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Why Julian Barnes Couldn’t Possibly Miss God


University of Alcalá


This article analyses and evaluates from a Catholic perspective the notion of Christianity Julian Barnes articulates in Nothing to Be Frightened of, his latest book. The article first presents the picture of Christianity Barnes offers. It then provides theological arguments to show that Barnes’s picture is in crucial terms not a Christian one, e.g. as regards the relationship between body and soul, listening and thinking, and the Old and New Testament God. A further argument, the notion of God as father, leads to a comparison of a Christian account of successful filio-parental relationships with Barnes’s description of such relations in Nothing to Be Frightened of. The article argues that Barnes’s filio-parental experience suggests his views about God are rooted in personal experience, or in experience as constructed in Nothing to Be Frightened of. The article closes by showing some of the consequences of Barnes’s filio-parental experience in Nothing to Be Frightened of.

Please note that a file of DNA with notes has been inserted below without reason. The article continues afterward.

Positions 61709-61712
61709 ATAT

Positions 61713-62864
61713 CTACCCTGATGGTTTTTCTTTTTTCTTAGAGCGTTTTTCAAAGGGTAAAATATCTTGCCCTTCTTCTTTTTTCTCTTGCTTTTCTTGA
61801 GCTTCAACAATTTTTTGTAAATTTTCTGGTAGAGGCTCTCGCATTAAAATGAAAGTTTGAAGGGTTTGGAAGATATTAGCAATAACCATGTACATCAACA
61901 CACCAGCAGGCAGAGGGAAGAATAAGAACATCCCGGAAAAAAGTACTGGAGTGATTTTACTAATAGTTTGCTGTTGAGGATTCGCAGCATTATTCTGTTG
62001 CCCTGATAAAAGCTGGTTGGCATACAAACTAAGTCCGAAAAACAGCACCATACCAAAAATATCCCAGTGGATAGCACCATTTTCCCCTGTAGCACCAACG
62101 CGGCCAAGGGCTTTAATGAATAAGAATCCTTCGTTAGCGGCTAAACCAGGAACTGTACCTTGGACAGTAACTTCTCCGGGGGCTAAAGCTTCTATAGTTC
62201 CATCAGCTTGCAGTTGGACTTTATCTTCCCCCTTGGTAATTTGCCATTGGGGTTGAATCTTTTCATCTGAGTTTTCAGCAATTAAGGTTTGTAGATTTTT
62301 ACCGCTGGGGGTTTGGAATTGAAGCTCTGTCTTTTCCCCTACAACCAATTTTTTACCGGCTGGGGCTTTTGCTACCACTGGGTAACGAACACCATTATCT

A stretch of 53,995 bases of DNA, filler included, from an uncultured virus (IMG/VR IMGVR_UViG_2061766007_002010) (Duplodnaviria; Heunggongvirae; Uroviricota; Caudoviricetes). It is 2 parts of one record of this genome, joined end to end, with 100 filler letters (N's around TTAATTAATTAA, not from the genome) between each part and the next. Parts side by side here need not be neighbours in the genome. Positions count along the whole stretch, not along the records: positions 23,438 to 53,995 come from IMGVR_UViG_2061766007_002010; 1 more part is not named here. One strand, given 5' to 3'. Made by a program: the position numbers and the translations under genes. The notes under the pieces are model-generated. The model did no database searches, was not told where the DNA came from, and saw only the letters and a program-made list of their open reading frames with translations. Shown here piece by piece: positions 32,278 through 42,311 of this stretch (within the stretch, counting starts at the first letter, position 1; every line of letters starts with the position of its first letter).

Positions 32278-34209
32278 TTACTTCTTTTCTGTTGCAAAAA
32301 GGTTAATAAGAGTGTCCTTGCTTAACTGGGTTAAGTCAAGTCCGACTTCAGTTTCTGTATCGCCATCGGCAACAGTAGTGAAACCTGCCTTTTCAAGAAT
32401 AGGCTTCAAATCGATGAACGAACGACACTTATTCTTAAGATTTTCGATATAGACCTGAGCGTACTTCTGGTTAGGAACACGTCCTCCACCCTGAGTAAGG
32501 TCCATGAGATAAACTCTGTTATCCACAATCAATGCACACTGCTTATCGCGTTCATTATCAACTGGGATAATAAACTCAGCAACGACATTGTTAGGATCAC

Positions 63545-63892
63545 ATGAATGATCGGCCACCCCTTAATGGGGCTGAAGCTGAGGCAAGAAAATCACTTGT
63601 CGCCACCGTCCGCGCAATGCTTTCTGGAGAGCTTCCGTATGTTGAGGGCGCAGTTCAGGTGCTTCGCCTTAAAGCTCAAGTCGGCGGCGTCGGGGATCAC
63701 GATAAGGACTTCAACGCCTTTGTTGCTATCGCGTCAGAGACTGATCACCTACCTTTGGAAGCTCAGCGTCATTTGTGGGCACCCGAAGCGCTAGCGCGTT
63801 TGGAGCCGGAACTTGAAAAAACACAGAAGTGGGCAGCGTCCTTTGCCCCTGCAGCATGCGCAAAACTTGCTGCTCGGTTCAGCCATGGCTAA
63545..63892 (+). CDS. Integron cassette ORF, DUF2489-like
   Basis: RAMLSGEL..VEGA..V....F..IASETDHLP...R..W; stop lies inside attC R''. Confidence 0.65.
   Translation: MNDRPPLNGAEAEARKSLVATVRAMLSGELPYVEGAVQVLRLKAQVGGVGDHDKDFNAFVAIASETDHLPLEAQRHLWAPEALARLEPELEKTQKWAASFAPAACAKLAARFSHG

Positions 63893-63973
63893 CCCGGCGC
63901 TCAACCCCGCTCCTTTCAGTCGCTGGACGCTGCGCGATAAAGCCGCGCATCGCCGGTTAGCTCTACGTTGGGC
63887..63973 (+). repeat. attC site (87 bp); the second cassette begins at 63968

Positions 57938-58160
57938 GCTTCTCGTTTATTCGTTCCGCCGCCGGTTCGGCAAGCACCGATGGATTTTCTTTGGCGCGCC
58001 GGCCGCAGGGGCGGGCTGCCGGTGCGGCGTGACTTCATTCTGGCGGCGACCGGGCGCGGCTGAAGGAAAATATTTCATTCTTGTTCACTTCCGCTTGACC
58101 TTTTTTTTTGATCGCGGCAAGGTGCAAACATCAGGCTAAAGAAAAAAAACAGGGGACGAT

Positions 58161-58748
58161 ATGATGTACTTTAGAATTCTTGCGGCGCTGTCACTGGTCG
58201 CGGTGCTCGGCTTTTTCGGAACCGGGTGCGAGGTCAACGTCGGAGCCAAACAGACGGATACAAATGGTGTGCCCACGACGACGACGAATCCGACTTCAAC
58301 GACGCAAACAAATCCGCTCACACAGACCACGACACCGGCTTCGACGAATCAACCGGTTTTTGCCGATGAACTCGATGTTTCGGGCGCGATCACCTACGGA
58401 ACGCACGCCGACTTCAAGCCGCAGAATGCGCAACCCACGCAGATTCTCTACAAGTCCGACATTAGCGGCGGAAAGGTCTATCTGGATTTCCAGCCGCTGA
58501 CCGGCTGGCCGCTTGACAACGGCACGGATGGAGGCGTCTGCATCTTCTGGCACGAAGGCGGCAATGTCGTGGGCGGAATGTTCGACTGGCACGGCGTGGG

Keywords: Nothing to Be Frightened of, Catholicism, Christianity, Aristotle, soul and body, faith, listening and thinking, Old and New Testament, filio-parental experience



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